People with sore throats, scabs, and back pain among those attending accident and emergency department

PUBLISHED: 09:50 27 November 2017 | UPDATED: 09:50 27 November 2017

The accident and emergency department at Hinchingbrooke Hospital.

The accident and emergency department at Hinchingbrooke Hospital.


A nicely-healed cut with a scab on it, a sore throat, and toothache are just some of the conditions that have been seen at Hinchingbrooke Hospital’s accident and emergency departments in the past few months.

Officials at Hinchingbrooke Hospital are urging people to use the most appropriate NHS service. Officials at Hinchingbrooke Hospital are urging people to use the most appropriate NHS service.

Staff at Hinchingbrooke, in Huntingdon, have seen various injuries and conditions in the A&E department that could have been treated elsewhere within the NHS - by a GP or a pharmacy.

And, as winter approaches, NHS health chiefs are reminding residents to use the right NHS service for their problem.

According to the Cambridgeshire and Peterborough Clinical Commission Group (CCG), which oversees the health service in the county, the top 10 worst offending minor conditions seen at A&E recently are; a five-day old wound with a scab; toothache; back pain for two months; a child with sore throat; conjunctivitis; people who have run out of their usual medication; constipation; bruises; sprains; and bites or stings.

Dr Gary Howsam, clinical chairman at the CCG, said: “There’s really no excuse for people going to the emergency department, somewhere designed to treat local people in an emergency or life-threatening situation, with such minor problems.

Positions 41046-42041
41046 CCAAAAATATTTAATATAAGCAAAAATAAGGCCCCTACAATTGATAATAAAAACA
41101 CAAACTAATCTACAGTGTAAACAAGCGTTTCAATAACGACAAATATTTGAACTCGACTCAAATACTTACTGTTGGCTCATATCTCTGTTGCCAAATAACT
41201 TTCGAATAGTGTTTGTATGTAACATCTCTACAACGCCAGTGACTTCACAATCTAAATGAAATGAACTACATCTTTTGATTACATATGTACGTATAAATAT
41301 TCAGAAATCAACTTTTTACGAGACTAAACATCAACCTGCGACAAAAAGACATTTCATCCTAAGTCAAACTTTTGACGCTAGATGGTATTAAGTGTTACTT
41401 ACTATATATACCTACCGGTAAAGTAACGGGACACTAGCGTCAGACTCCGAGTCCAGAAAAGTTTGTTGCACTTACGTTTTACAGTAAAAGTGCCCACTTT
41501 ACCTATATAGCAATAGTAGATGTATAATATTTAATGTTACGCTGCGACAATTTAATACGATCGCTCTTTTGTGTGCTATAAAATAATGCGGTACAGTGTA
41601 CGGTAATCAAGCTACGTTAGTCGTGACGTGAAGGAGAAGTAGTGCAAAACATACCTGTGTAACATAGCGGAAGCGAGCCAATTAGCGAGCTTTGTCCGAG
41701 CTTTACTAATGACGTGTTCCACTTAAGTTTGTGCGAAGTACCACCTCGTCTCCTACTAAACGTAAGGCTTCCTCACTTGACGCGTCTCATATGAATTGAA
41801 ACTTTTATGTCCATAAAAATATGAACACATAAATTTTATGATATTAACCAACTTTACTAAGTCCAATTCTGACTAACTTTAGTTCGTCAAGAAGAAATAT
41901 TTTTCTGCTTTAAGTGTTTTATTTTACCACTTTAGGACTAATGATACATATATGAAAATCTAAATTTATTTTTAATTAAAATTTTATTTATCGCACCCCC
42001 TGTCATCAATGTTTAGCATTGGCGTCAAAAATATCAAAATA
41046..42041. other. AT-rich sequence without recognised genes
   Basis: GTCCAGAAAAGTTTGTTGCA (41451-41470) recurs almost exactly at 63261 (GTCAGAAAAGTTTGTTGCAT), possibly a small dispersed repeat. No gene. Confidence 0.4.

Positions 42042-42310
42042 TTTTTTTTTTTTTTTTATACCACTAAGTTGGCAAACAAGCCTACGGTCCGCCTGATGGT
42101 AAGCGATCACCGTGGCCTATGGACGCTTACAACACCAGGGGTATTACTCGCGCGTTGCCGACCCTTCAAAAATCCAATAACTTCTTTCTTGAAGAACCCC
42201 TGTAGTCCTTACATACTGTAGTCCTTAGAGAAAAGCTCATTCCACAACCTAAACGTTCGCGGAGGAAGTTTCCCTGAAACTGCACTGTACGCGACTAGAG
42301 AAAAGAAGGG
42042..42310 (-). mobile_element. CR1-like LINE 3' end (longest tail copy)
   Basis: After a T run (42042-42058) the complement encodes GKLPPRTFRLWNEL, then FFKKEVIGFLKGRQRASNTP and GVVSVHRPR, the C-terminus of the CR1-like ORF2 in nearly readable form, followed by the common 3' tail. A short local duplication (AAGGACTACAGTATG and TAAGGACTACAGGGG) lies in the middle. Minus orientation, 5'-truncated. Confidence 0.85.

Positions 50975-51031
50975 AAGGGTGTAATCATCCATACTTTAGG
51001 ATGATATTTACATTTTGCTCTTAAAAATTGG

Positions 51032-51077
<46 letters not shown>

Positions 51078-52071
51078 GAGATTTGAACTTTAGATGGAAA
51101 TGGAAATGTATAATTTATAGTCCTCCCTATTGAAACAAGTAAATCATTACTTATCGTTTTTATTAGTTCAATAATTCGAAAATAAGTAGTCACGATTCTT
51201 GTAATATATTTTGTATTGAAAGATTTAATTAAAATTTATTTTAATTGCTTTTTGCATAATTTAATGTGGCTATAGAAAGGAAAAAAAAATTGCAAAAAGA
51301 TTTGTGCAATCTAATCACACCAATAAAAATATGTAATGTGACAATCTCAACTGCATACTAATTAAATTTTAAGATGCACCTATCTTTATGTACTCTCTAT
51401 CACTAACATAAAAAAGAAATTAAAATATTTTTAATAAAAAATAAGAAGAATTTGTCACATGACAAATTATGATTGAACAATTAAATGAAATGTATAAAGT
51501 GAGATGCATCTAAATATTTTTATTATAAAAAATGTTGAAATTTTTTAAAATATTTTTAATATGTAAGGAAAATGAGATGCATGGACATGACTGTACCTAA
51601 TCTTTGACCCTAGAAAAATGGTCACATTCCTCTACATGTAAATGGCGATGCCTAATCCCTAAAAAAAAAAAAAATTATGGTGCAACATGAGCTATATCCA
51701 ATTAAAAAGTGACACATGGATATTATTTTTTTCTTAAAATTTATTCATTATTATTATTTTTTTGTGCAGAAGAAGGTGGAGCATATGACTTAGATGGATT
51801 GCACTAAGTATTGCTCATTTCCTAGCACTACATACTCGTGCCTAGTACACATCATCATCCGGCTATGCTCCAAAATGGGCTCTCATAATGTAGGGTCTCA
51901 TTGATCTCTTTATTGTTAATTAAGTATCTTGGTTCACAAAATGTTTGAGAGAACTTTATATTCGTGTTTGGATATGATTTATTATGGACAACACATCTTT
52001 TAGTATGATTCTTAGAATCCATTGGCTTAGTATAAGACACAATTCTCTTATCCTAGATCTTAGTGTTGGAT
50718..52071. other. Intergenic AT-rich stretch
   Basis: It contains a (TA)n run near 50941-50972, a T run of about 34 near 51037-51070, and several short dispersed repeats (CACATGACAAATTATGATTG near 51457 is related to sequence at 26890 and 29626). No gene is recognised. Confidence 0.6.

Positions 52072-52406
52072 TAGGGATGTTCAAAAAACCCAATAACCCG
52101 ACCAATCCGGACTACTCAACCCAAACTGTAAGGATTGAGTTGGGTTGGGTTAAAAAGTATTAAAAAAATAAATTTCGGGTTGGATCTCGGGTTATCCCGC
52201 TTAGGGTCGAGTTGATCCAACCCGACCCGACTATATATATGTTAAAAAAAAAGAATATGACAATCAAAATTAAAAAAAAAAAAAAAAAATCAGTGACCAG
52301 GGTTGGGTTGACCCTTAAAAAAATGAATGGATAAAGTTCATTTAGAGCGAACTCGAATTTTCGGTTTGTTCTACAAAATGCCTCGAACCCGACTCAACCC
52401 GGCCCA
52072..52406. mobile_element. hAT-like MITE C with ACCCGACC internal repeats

“Most of the problems could be treated at home with medicines that can be bought over the counter from a pharmacy. Pharmacists can give advice about how to treat minor illnesses and ailments.”

Dr Kanchan Rege, medical director at North West Anglia NHS Foundation Trust, said: “At this time of year and throughout the winter our emergency departments come under a lot of pressure as there are many more very sick patients.

“It’s better for everyone if people go straight to the right place for the care they need, in most cases that will be their local pharmacy to start with or their GP surgery. That way we can concentrate on the people who are badly injured or very poorly and save everyone else very long waits.

“If you are unsure about who you should seek help from, you can call NHS 111, which will direct callers to the appropriate service.”

There are also minor illness and injury units in Peterborough, Ely, Doddington, and Wisbech, which offer help with strains, sprains, burns or scalds, and other minor ailments.

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